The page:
Nanotechnology is one of the great hopes of the electronics industry as Intel’s Moore’s Law reaches its inevitable end.
And one of the elements of this future are silver nanowires – regarded by some as a viable alternative for indium tin oxide.
The problem with indium tin oxide is that while it is one of the most used materials for plasma displays, touchscreens and flexible electronics, it is pricey.
So called silver nanowires, which can be one dimensionally embedded in flexible polymers is considered to be one of the answers because it’s transparent and conductive.
Scientists at Northwestern University in the USA said there’s been the lack of a real understanding of its mechanical properties.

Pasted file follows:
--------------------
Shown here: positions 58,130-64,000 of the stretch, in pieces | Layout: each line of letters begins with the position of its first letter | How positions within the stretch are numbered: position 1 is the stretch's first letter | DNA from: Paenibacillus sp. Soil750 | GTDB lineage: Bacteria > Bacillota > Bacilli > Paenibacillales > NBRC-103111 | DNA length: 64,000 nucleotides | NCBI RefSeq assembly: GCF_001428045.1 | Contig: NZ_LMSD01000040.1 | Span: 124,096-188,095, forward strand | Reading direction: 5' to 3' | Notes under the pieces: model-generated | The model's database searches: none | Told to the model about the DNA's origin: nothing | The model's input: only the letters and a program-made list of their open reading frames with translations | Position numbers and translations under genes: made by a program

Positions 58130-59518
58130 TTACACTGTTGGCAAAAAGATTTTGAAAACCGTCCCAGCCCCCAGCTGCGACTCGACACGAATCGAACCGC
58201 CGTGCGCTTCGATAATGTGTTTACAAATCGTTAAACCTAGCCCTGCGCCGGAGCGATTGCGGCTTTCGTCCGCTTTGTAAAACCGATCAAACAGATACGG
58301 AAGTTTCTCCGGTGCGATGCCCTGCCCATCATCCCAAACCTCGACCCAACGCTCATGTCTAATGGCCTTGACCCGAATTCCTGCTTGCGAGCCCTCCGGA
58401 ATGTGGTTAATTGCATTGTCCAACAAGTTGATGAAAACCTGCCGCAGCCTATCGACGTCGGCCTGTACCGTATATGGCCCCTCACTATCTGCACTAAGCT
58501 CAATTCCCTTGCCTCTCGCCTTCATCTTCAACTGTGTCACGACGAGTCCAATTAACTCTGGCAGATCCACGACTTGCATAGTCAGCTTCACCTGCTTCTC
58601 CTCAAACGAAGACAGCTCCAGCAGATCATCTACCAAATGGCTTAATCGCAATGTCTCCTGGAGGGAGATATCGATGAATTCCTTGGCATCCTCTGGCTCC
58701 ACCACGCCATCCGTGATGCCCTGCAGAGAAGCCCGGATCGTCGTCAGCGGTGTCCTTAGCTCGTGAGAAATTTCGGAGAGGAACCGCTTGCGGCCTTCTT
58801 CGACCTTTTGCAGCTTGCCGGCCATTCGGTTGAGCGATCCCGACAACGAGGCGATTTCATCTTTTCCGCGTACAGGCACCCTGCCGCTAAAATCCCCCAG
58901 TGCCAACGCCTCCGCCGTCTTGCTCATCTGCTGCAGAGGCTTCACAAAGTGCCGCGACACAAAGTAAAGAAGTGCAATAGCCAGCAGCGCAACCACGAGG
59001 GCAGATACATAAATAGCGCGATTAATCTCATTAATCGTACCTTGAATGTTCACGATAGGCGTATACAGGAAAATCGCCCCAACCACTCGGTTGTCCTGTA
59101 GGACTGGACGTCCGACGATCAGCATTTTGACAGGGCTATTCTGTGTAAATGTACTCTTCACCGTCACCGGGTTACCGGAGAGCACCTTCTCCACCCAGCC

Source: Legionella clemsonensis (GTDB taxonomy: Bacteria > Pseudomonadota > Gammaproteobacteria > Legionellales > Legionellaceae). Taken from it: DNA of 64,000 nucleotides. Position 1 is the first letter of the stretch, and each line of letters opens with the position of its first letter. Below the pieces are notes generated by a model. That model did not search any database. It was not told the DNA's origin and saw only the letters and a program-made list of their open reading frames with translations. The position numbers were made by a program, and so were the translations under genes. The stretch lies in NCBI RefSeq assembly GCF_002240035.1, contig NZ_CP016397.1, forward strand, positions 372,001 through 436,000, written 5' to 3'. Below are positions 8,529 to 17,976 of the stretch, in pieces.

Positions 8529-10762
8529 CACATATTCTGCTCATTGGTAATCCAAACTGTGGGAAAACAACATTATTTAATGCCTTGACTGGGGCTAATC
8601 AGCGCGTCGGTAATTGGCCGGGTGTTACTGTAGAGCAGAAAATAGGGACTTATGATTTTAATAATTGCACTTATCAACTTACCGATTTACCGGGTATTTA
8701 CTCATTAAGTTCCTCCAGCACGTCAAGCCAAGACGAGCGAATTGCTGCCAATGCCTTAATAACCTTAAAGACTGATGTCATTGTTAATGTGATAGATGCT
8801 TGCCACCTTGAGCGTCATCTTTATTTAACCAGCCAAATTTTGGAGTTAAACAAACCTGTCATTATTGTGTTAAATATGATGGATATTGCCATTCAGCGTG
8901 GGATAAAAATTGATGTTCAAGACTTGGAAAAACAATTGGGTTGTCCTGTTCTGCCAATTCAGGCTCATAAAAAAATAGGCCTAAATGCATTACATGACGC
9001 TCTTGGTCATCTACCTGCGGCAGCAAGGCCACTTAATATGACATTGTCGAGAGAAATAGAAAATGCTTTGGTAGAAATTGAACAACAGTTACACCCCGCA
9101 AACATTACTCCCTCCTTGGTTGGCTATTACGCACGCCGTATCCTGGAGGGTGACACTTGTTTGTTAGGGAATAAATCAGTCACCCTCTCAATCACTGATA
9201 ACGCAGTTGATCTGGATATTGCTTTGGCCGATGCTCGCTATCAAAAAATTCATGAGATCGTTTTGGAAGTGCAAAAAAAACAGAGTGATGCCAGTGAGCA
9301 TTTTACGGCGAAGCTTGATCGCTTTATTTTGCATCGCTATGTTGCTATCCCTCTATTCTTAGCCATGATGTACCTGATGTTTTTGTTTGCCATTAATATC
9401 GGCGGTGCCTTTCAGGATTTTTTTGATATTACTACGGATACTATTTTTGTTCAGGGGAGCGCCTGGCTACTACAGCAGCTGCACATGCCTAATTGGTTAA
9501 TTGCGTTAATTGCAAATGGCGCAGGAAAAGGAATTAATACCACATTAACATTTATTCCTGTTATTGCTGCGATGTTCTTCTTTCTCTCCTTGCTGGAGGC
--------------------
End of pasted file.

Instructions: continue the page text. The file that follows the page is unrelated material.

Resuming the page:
But the scientists believe they now understand the behaviour of silver nanowire in electronics better.
A factor called cyclic loading can make conductive films fail but the research team believes that some of the material’s problems self heal, meaning that the wires can stand strong loads for long periods of time.
Essentially, the scientists have come up with a new method that allows them to understand when the materials are flexed millions of times.